Spokane native Michael Winslow, ‘man of 10,000 sound effects,’ to perform in Sandpoint
“Hi, I’m Mike. I make noises.”
So reads the header on the biography page on actor/comedian/beatboxer Michael Winslow’s website.
Sure, it’s accurate. But, boy, is it an understatement. Winslow doesn’t just make noises. He makes all of the noises.
Winslow is often called “the man of 10,000 sound effects.”
As Winslow tells it, his time growing up on Fairchild Air Force Base was a catalyst for him developing his imitation talent.
“When you’re up in these places, there’s nothing there, so you pretty much make it up for yourself,” Winslow recently told the Sandpoint Reader’s Ben Olson. “You pretty much make up your own friends.”
He’d mute the movies and TV shows he was watching and create soundtracks of his own and listen closely to the soundtracks of shows like “The Outer Limits,” “Twilight Zone” and “Star Trek.”
Winslow parlayed this talent into a career as an actor. He’s most known for his work as Cadet Larvell Jones, a role he played in all seven “Police Academy” films, and as the radar technician in “Spaceballs.”
He’s also lent his voice to “Grand Theft Auto: San Andreas” and has appeared in the SyFy films “Sharknado 3: Oh Hell No!,” “Lavalantula” and “2 Lava 2 Lantula.”
He also incorporates his talent into his standup comedy, which brings him to the 219 Lounge in Sandpoint on Friday and Saturday.
Winslow told the Sandpoint Reader that audiences can expect to “forget about their rent for an hour” when watching his standup shows and that he doesn’t mention politics onstage.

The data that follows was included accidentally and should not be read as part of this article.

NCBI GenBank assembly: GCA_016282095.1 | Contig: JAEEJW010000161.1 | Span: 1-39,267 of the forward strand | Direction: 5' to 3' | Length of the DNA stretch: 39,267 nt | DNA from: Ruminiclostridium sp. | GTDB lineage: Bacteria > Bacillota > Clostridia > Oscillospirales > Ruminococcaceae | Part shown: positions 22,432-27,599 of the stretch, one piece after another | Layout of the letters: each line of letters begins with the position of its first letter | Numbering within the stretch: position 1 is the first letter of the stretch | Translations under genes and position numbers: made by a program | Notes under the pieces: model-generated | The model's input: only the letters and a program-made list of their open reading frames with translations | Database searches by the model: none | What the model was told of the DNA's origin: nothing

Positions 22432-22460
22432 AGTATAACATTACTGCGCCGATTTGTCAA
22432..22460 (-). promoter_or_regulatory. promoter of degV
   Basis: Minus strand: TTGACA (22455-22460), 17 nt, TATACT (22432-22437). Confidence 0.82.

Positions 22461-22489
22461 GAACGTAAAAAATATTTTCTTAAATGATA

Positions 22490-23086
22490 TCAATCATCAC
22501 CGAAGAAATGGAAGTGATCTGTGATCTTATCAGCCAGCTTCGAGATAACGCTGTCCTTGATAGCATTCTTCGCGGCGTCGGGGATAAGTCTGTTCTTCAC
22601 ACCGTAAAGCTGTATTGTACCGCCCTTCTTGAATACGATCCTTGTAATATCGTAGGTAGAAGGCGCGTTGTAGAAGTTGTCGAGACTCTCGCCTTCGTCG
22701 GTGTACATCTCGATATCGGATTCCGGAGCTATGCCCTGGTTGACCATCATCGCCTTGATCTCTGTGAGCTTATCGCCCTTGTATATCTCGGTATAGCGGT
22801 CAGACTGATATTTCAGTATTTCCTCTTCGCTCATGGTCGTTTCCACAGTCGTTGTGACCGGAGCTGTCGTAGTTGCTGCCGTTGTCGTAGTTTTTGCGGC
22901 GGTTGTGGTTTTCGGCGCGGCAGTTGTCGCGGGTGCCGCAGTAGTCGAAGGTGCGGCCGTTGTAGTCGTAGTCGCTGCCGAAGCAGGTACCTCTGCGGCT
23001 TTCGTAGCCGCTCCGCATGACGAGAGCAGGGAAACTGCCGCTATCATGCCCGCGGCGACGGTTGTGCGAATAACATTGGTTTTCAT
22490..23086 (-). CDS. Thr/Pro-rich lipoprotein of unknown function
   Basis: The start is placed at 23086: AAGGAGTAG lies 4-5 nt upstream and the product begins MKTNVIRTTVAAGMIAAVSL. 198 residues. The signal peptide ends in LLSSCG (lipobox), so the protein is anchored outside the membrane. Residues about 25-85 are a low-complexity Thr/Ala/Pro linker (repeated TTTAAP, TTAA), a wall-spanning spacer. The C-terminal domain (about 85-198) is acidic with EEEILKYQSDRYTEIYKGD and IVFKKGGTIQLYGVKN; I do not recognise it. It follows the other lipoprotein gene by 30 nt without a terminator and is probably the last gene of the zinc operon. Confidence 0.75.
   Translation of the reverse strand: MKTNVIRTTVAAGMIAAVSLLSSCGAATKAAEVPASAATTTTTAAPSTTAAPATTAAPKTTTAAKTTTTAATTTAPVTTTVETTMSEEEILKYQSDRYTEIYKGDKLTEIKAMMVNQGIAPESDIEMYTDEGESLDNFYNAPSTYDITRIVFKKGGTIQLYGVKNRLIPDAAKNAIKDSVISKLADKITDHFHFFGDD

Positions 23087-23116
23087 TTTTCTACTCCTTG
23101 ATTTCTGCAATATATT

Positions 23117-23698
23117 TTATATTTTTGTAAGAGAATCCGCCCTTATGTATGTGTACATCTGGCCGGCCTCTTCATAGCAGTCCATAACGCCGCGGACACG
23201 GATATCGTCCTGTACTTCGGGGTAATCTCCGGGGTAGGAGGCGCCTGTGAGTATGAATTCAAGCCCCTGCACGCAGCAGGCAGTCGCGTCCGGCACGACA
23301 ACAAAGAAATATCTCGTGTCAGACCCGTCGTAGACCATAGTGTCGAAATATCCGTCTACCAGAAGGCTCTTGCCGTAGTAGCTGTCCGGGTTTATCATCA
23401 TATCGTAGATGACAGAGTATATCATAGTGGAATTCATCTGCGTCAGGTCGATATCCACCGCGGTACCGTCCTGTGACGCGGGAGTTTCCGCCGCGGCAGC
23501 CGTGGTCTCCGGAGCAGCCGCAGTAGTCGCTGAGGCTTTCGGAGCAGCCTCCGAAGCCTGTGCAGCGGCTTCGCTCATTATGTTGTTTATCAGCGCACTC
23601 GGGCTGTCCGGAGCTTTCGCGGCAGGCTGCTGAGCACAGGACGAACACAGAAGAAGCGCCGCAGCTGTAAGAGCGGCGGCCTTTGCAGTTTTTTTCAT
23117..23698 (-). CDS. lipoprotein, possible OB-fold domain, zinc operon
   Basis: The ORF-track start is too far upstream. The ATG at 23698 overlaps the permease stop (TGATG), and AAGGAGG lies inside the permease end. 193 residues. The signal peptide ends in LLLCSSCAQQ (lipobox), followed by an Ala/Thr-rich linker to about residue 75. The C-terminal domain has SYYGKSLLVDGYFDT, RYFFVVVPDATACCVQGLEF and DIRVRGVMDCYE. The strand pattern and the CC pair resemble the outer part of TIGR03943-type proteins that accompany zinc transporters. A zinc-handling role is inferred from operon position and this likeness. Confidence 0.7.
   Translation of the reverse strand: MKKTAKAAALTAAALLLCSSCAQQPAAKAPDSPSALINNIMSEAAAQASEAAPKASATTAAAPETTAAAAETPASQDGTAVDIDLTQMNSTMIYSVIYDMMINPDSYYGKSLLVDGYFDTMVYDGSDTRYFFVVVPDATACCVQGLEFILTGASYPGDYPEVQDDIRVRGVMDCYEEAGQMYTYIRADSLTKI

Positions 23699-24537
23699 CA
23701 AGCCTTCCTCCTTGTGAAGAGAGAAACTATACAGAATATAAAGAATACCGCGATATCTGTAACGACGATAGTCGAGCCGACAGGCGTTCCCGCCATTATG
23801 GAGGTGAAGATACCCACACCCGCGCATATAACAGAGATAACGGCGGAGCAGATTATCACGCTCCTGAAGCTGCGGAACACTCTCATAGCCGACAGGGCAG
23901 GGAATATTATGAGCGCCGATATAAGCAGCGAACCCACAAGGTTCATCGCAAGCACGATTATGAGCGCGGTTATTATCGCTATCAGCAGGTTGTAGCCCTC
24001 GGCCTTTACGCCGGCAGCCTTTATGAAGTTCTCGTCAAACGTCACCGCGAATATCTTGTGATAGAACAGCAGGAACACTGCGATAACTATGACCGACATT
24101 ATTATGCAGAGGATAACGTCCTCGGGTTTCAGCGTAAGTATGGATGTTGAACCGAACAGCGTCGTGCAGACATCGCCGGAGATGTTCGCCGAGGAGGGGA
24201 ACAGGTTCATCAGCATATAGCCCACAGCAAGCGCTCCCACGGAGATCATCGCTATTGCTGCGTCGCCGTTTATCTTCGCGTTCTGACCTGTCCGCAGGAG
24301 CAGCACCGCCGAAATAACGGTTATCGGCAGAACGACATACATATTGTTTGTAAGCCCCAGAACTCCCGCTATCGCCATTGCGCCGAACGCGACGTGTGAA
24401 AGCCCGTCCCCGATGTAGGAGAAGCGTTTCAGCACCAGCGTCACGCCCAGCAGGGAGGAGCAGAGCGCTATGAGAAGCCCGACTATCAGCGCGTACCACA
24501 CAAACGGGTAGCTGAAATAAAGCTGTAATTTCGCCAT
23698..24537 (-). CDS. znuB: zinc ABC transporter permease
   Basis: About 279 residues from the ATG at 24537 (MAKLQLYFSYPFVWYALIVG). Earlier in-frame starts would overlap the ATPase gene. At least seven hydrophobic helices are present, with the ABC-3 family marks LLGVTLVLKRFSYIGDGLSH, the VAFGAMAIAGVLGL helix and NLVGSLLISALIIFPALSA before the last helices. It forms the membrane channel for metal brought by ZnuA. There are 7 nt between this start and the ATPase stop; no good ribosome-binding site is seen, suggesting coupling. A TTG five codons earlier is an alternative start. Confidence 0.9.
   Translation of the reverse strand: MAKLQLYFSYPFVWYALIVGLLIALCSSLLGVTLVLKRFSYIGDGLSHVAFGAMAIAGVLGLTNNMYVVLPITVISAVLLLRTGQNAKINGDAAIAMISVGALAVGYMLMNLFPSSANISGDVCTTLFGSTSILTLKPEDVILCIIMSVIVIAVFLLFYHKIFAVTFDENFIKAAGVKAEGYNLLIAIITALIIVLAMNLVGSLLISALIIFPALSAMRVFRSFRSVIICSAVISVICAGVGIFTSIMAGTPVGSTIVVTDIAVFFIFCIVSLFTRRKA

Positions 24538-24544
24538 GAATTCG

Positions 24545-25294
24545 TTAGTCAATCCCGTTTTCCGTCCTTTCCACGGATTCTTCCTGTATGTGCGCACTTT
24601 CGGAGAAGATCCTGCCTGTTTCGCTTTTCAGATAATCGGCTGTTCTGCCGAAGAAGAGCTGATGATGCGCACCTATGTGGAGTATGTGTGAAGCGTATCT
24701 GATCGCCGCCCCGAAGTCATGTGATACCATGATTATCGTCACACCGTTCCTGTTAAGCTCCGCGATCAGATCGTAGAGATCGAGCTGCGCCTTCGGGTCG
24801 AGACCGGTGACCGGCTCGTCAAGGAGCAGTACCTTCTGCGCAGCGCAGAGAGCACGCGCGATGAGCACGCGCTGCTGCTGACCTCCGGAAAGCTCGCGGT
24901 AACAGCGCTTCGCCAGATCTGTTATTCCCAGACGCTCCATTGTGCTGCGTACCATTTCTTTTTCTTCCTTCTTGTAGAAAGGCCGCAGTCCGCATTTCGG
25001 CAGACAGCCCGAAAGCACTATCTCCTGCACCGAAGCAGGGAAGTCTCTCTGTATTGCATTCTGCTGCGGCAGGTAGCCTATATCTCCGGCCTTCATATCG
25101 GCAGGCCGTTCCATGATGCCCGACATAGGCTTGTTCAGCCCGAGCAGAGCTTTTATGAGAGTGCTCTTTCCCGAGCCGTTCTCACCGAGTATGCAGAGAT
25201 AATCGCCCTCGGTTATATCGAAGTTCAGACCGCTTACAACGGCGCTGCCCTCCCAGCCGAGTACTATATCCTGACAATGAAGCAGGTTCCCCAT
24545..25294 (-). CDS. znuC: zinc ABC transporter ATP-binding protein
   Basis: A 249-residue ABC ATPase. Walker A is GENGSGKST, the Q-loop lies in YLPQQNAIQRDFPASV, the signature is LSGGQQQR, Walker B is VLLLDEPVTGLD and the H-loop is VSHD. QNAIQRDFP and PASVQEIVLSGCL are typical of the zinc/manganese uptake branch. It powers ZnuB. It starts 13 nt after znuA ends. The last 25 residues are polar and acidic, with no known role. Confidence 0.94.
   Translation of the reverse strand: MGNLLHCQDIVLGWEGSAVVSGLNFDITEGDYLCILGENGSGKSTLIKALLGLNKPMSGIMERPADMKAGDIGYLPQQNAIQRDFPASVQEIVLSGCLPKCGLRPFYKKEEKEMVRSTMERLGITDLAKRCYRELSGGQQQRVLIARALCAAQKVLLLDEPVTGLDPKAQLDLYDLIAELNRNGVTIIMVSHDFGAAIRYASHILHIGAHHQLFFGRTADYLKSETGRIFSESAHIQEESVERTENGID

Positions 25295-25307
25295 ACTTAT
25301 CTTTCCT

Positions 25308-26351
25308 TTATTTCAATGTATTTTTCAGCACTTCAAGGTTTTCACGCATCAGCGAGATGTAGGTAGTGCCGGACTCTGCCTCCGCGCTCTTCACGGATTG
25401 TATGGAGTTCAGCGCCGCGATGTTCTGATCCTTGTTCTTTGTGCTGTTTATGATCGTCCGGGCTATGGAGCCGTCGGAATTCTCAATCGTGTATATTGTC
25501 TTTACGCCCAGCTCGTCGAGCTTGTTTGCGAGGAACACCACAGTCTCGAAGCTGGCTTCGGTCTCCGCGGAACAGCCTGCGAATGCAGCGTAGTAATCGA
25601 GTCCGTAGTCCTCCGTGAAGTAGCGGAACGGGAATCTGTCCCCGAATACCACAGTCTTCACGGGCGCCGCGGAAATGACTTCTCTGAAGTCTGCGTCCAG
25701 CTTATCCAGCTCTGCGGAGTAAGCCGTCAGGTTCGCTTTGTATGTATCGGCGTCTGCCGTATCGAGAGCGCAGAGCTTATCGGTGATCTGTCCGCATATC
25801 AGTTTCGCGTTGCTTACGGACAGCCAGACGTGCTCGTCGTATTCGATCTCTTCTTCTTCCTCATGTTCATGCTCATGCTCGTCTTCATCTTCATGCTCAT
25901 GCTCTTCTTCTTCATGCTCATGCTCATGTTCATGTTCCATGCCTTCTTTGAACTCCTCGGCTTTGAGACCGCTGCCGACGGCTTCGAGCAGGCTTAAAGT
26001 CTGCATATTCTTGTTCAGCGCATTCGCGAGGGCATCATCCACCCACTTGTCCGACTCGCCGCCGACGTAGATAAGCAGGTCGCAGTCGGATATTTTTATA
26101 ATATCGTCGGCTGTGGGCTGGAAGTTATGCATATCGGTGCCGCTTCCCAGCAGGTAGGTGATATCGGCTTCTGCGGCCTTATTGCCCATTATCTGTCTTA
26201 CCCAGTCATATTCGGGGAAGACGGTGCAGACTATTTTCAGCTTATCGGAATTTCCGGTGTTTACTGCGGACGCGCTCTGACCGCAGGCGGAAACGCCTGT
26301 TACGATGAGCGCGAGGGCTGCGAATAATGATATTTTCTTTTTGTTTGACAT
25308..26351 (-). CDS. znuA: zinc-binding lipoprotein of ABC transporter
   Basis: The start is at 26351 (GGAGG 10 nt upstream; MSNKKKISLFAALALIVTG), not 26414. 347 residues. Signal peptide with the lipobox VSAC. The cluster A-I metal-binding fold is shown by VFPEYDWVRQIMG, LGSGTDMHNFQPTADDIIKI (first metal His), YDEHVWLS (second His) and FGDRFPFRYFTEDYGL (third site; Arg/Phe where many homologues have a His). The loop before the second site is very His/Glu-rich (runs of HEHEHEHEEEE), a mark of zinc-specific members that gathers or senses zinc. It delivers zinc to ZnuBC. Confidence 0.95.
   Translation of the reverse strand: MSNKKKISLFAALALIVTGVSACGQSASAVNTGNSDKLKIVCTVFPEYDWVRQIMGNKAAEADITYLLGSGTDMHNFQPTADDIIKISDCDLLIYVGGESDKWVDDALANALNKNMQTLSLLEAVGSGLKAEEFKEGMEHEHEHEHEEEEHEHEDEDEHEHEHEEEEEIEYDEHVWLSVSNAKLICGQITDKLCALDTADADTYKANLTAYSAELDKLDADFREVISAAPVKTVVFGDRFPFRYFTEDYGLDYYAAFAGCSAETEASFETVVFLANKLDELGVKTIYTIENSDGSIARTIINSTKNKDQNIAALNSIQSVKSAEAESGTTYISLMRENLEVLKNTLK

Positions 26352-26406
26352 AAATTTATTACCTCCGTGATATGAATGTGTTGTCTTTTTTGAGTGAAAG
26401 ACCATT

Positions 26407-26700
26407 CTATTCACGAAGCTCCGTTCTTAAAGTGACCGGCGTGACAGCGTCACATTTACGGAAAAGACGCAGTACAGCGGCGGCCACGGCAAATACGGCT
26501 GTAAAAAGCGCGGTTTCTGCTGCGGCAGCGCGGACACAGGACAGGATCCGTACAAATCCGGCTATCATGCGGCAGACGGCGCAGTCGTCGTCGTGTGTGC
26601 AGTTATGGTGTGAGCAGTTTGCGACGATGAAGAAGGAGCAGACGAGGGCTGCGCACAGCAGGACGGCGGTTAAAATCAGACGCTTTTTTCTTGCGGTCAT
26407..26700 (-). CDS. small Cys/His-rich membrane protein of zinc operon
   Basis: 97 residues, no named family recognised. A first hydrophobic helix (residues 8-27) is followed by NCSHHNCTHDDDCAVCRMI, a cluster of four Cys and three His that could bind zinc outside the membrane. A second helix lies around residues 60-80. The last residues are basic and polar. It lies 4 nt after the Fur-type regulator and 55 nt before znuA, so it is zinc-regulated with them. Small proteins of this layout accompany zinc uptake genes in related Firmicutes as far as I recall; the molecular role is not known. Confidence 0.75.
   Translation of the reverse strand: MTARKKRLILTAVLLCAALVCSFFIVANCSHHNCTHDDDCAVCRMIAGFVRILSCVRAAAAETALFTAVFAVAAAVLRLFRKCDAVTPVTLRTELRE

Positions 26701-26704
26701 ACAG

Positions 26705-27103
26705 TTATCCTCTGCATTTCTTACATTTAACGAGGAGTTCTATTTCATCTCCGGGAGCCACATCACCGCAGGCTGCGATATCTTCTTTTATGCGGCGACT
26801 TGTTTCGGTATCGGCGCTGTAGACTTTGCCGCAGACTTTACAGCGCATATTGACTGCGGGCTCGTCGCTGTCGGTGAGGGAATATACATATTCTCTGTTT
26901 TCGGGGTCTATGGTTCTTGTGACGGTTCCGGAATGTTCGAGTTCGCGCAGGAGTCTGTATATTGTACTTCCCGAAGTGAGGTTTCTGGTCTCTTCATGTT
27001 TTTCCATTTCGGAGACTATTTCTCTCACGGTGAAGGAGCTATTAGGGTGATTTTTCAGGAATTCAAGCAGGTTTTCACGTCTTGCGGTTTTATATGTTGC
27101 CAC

“I’m a performing artist, and I’m not comfortable with alienating 50 percent of my audience,” he said. “Why would I want to offend the very people who need help, or a release (from comedy)?”
Winslow’s talent also put him at the forefront of the beatboxing scene, and he’s often credited as an innovator of the artform. He does a lot of soundtrack work and also performs incredible renditions of tunes like “Whole Lotta Love” by Led Zeppelin and “Purple Haze” by Jimi Hendrix.
Winslow has recently worked on projects with Run the Jewels, Jon Anderson of Yes and Grammy award-winning bassist Victor Wooten and told the Reader he plans on releasing three EPs in the near future – one featuring hip-hop, R&B and beatboxing, another featuring EDM and the third featuring death metal.
“I’ve figured out how to make death metal music,” he said. “The lead singer always sounds like he’s throwing up in a bucket.”
When asked to reflect on his career trajectory, Winslow can’t quite believe he managed to turn a childhood habit into a full-fledged career, but he’s grateful for the experiences it’s brought.
“It’s been quite an adventure,” he said. “I feel very, very fortunate. I just don’t know what to think of it half the time. I’m very grateful I’ve had these opportunities.”